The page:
Tonight, two nights after the full moon,
As quiet ebbs and flows whisper at my feet,
The cadences of half-remembered tunes coalesce downwind
With eulogies to mid-Autumn—
The melodies muted or muffled,
As if they had been sung
In a distant monsoon dream:
Stanley! The evening is young!
Stanley! The seclusion is its soul!
Stanley! The horizon hosted by hills!
Stanley! The indigo sadness, elaborate tonight, with hope!
Stanley – the mirth of Marina in my bleary eyes –
On whose deep-strung sand,
Shimmering light from a misty-eyed moon
Sing in sprung rhythm of sunnier days.
Loyal to city roads, the head puts Stanley
Off the heart of Hong Kong;
But the blackened rocks and the blanched barbeque pits
Breathe tales of loud songs and pregnant silences,
About a heart which draws in and lets out
The colour and chaos that is Kowloon.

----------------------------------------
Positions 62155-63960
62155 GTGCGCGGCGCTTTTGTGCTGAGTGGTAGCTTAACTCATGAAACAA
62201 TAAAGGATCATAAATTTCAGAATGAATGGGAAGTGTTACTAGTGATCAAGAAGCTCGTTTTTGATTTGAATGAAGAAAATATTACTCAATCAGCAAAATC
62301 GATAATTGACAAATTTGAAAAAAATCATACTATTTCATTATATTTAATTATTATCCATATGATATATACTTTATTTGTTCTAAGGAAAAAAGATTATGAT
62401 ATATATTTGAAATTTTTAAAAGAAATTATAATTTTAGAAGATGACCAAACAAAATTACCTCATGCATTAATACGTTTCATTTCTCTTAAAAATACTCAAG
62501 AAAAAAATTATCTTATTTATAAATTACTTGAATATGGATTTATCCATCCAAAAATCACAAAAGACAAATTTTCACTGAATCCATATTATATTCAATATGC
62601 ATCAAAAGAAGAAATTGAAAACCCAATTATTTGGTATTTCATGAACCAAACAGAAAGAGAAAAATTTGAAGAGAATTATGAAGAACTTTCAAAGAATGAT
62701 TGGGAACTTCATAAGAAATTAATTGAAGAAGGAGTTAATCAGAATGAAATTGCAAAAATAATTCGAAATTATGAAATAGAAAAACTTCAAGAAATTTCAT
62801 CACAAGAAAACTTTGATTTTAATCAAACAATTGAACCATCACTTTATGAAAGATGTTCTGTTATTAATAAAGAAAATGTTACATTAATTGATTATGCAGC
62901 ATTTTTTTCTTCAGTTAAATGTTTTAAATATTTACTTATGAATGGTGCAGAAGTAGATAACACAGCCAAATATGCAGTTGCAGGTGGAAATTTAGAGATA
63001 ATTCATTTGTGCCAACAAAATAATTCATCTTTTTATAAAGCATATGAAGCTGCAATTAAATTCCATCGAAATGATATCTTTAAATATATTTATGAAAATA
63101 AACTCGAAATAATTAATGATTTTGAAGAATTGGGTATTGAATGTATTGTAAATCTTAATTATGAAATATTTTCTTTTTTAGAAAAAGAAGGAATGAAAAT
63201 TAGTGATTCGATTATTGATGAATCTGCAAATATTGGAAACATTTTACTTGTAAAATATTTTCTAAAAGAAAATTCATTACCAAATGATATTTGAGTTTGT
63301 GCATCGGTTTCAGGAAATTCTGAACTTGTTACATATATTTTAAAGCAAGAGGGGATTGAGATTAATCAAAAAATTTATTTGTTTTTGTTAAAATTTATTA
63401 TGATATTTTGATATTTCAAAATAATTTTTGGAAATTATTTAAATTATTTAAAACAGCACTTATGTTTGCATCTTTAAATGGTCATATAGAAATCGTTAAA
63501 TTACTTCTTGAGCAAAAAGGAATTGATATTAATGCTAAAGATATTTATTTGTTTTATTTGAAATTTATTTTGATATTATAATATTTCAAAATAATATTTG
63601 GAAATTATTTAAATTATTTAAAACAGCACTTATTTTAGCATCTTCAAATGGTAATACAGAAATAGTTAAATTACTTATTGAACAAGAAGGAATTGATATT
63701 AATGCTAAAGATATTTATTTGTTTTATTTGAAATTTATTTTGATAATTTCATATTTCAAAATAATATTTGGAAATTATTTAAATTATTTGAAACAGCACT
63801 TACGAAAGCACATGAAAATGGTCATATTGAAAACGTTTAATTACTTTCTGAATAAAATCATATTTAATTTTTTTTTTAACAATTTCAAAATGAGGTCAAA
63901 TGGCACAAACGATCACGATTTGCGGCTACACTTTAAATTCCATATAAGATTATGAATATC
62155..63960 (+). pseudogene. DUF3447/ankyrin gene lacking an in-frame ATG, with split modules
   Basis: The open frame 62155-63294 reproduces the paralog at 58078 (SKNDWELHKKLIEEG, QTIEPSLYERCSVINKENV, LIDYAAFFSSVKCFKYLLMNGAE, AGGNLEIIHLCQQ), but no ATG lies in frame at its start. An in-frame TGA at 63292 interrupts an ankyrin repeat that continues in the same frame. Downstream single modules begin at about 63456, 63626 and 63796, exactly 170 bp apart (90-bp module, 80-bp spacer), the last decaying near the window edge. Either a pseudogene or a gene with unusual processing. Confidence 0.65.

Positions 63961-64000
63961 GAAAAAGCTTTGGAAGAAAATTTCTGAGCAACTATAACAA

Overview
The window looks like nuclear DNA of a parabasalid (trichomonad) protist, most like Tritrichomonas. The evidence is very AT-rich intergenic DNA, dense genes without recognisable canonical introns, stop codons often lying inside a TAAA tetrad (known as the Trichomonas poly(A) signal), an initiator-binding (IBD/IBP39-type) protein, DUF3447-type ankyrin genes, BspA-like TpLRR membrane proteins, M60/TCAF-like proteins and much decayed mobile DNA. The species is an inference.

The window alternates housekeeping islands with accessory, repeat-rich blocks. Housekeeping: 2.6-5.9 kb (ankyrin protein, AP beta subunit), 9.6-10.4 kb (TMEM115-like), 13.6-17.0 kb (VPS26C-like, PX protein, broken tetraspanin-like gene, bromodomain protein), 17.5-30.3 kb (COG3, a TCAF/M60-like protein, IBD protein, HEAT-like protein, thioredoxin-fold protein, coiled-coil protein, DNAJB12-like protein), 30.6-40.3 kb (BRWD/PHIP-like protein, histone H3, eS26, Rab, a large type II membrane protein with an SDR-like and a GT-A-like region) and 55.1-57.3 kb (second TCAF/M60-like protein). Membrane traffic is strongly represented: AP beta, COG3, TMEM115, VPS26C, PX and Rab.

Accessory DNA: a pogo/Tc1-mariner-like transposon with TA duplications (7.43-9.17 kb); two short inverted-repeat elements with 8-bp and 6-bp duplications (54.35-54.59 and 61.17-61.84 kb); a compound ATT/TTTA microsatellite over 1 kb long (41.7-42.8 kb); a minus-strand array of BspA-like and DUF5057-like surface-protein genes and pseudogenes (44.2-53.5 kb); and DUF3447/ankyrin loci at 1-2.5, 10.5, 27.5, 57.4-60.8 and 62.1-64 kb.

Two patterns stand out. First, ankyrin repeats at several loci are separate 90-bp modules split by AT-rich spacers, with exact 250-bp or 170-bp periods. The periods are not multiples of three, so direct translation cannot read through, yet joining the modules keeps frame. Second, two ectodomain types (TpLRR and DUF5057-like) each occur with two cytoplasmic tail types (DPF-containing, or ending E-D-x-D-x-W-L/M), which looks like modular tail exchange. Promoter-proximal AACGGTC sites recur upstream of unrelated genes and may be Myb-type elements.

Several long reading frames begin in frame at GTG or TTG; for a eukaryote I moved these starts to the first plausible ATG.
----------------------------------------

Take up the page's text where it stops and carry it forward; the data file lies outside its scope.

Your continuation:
For, even as the mind divides
Ingress from egress,
The heart, though beating, seems still;
As the raucous music, the strident songs, the silent syllables,
And the blurring boundaries
Of a slit city that fleets like a mirage and feels like a mirror
Find a solemn voice in the swells,
Which touch a desolate slice of salt-laden water's edge;
Whose secrets, when sad, are anything save its own;
Whose secrets when sublime, Time's tirades bemoan.
Poet's Note: I wrote this poem in 2012 after a visit to the Stanley Beach in Hong Kong. While writing it, I took a lot of inspiration from Matthew Arnold’s Dover Beach, one of my favourite poems